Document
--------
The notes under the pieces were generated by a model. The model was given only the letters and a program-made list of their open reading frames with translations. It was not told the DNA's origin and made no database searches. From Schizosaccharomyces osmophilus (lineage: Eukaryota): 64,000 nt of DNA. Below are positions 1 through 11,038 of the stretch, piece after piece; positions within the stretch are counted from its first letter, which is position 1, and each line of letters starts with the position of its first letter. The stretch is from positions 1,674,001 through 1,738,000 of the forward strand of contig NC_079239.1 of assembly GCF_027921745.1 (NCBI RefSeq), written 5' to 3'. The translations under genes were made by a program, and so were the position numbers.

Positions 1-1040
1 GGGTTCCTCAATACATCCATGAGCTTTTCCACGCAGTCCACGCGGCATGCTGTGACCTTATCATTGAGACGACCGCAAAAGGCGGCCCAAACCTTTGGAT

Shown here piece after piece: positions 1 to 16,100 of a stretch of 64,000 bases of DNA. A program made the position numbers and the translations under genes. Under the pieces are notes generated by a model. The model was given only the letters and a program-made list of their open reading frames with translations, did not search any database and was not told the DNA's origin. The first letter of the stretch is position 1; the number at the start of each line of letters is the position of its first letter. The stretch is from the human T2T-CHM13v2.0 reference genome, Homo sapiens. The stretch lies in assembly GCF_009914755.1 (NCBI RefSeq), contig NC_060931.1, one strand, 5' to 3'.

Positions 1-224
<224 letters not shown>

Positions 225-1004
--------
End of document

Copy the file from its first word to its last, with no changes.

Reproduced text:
The notes under the pieces were generated by a model. The model was given only the letters and a program-made list of their open reading frames with translations. It was not told the DNA's origin and made no database searches. From Schizosaccharomyces osmophilus (lineage: Eukaryota): 64,000 nt of DNA. Below are positions 1 through 11,038 of the stretch, piece after piece; positions within the stretch are counted from its first letter, which is position 1, and each line of letters starts with the position of its first letter. The stretch is from positions 1,674,001 through 1,738,000 of the forward strand of contig NC_079239.1 of assembly GCF_027921745.1 (NCBI RefSeq), written 5' to 3'. The translations under genes were made by a program, and so were the position numbers.

Positions 1-1040
1 GGGTTCCTCAATACATCCATGAGCTTTTCCACGCAGTCCACGCGGCATGCTGTGACCTTATCATTGAGACGACCGCAAAAGGCGGCCCAAACCTTTGGAT

Shown here piece after piece: positions 1 to 16,100 of a stretch of 64,000 bases of DNA. A program made the position numbers and the translations under genes. Under the pieces are notes generated by a model. The model was given only the letters and a program-made list of their open reading frames with translations, did not search any database and was not told the DNA's origin. The first letter of the stretch is position 1; the number at the start of each line of letters is the position of its first letter. The stretch is from the human T2T-CHM13v2.0 reference genome, Homo sapiens. The stretch lies in assembly GCF_009914755.1 (NCBI RefSeq), contig NC_060931.1, one strand, 5' to 3'.

Positions 1-224
<224 letters not shown>

Positions 225-1004